I always dreaded when it got dark and the day would end. Instead of seeking comfort in sleep, I saw it as a chunk of time I would never get back. I never remembered my dreams, anyway. So, in the past few years, I developed a habit of stalling when it came to dozing off.

Don’t get me wrong, I loved being in bed under my cozy duvet. But I wanted to stay alert, so I kept the curtains open so I wouldn’t be tempted to sleep. I needed to process the events of the day and replay the conversations I had, often spiraling into regret. Did I say the right thing? What did they mean when they said…? 

The way I saw it, the day is a scattered pile of emotions and memories. At night, I can start sorting through them. Otherwise, I wake up the next day with a mess in my head. The time before I fell asleep was precious. To preserve it, I slept the bare minimum amount of hours I needed to get by. It was worth it, for the clarity and sense of control I felt over myself. But I couldn’t keep it up for long. 

That’s when I had the most vivid dream of my life. I was in my childhood home, laying on my back in the hallway. People walked over me, chattering away and I could not get up. I shouted and shouted but no one noticed. Then I saw myself, an older me, trying to pass. I clutched onto her and she got stuck as well. 

I woke up feeling breathless. Grabbing one of my course journals, I scribbled what I could remember onto the page. Deep down, I knew my brain was trying to tell me something. I had a class to go to, so I left it there. But when I came back in the evening and read through it, I could see the parallels with my real life. I was holding myself back, skipping out on sleep, hanging onto each day, and clinging onto every single detail. That dream was a reality check, that I was harboring so much regret and that I needed to let my past slip-ups go.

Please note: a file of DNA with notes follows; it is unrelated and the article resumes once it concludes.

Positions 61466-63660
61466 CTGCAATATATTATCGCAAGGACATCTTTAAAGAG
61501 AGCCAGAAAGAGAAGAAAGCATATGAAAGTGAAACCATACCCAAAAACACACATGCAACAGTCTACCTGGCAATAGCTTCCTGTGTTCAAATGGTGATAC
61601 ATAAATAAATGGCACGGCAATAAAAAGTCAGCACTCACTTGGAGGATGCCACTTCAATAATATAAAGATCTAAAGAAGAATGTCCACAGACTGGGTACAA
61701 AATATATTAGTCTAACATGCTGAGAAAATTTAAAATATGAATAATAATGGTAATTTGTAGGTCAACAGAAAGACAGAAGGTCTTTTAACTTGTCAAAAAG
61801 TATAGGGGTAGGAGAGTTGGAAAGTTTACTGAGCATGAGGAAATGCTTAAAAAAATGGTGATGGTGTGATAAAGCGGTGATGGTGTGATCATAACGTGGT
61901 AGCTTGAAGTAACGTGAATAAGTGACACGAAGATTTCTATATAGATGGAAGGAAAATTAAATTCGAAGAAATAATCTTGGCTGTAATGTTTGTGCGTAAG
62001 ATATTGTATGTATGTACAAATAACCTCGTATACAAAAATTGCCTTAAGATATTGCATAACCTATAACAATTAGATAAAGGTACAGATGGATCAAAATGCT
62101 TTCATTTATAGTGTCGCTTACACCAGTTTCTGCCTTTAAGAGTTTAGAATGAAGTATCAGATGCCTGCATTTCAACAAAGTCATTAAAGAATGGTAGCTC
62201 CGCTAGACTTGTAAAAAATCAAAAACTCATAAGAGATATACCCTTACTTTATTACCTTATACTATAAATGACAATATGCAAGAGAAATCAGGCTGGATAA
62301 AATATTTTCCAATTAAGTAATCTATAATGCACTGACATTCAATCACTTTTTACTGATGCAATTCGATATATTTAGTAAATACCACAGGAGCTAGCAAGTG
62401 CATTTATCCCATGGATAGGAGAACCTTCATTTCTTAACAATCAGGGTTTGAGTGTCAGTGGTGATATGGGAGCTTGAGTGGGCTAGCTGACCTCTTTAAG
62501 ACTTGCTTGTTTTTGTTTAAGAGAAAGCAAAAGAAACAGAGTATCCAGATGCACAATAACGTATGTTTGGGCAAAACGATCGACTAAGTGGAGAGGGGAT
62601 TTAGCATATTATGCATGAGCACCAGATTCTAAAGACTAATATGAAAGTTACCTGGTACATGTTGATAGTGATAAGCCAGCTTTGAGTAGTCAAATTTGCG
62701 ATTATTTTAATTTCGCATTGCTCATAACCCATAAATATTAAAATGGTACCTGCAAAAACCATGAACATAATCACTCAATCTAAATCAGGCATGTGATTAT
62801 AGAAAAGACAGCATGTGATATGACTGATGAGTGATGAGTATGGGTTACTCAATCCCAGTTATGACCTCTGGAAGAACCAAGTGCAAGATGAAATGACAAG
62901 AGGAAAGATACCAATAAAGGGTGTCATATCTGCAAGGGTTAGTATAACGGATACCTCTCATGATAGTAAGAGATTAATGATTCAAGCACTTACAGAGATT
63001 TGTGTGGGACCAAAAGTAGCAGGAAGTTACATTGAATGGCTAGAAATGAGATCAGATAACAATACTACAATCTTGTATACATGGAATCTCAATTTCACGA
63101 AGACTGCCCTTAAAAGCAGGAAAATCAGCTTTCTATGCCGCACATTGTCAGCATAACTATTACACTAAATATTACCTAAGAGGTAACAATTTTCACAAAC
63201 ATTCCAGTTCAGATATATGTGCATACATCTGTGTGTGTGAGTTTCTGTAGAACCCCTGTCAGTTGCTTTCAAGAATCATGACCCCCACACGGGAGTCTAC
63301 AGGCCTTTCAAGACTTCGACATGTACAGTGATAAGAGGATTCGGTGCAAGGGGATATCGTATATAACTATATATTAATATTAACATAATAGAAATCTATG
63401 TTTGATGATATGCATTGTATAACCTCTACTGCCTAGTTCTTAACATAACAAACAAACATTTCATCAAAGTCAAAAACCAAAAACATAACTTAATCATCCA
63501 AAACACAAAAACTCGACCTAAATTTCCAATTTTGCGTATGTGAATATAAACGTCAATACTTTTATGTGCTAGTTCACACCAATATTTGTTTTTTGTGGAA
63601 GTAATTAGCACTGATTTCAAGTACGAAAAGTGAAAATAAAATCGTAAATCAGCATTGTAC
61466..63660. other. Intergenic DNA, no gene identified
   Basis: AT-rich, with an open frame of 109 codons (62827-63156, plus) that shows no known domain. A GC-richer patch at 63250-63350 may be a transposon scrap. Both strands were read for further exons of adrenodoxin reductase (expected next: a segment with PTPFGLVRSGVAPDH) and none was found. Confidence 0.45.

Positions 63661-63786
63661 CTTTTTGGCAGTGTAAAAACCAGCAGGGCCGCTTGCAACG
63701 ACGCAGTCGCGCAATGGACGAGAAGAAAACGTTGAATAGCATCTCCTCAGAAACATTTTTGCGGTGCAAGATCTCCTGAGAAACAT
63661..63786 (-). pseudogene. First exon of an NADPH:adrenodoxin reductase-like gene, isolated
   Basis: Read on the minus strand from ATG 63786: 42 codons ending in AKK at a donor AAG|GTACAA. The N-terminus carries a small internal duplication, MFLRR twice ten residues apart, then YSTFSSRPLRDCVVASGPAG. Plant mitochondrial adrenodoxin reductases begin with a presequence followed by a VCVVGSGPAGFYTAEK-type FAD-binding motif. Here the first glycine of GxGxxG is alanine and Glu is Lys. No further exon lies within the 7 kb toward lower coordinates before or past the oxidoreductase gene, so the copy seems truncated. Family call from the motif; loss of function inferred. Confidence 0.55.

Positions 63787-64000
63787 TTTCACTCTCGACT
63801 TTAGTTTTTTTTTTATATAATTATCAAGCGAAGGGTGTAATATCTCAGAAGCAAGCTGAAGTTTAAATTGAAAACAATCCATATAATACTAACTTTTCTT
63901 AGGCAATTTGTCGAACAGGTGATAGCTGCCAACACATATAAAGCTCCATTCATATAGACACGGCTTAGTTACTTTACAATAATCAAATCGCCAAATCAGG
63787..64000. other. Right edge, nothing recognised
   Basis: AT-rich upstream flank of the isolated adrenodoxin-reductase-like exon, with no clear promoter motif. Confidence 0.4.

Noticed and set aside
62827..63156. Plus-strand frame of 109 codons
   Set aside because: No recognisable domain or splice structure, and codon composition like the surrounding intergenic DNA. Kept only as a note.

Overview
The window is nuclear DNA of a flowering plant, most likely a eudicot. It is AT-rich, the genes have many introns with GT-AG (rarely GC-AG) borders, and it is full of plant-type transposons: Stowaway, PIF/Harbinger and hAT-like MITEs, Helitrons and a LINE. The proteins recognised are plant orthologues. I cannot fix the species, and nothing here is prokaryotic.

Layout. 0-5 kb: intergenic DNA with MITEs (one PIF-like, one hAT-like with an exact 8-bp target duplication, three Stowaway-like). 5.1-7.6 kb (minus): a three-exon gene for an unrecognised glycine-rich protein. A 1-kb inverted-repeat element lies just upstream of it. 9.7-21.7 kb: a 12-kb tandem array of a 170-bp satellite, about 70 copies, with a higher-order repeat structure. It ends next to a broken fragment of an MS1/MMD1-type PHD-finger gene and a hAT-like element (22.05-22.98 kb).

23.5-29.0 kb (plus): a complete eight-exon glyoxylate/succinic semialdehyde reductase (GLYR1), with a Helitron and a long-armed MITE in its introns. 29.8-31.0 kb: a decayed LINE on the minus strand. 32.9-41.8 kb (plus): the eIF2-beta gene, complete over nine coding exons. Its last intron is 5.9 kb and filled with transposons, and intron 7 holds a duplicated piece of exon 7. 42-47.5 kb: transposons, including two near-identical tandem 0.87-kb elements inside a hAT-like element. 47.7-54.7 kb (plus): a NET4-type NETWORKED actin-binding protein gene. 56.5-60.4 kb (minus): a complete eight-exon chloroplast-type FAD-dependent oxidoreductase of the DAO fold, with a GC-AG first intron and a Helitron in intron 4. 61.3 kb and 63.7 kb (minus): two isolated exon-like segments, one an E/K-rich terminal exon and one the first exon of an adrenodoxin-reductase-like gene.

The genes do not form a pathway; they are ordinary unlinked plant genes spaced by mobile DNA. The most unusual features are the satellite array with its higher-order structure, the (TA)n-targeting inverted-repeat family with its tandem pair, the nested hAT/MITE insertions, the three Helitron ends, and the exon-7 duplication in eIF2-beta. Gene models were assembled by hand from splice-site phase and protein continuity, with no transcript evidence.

Maybe there was something worthwhile in dreaming, after all. The key is to recall those dreams, as 95% of them are typically forgotten a few minutes after we wake up. The reason this happens is that the hormone associated with memory is switched off. That night, I went to sleep almost as soon as I slid into bed. 

From then on, when I remembered something from my dreams in the morning—even the slightest detail like crawling in a desert—I would write them down into a spare journal. The act of writing my dreams down in a dream journal encoded them as a memory in my head. Keeping this up as a practice trained my brain to store my dreams, at least until the morning came.

Another trick I learned was through mental affirmations. Telling myself that I was going to remember my dreams and that they were important to me, made me more cognizant of them. I began to remember dreams in more detail and could start picking out patterns in my subconscious mind. 

Writing frequently in the morning, even in nonsensical bursts, became a way to start the day with a load off my chest. I felt lighter than ever. This should come as no surprise, as studies have shown that journaling has a positive impact on our personal wellbeing.

If you’re looking to start keeping a dream journal, remember that it doesn’t have to be complicated. There are great dream journal apps like Capture that help you keep track of your dreams with ease, and can even remind you at the beginning of your day. Write down what you remember before you do anything else so that it doesn’t slip out of your mind. If it is a complicated or even dark dream, I also add in what happened in the past few days that might have prompted those emotions. There are also countless templates online that can be followed, which I use every now and then to switch things up. 

At the end of the day, what I needed was time to process, as well as to feel like I was in control of my thoughts. I now enjoy the routine of waking up and writing down the bizarre images my brain cooked up the night before. Keeping a dream journal helped me look forward to shutting down for the night, which had amazing effects on my previously sleep-deprived self. Just as I have trained myself to remember my dreams, I can choose to forget the trivial things that used to keep me up at night. 

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  • Amal Al Shamsi is a writer with a BA in Literature from New York University Abu Dhabi, interested in the study of marginality in modern and contemporary fiction. She is passionate about integrating other mediums into her writing, such as film, visual art, and music as she engages with the cultural dialogue around the world.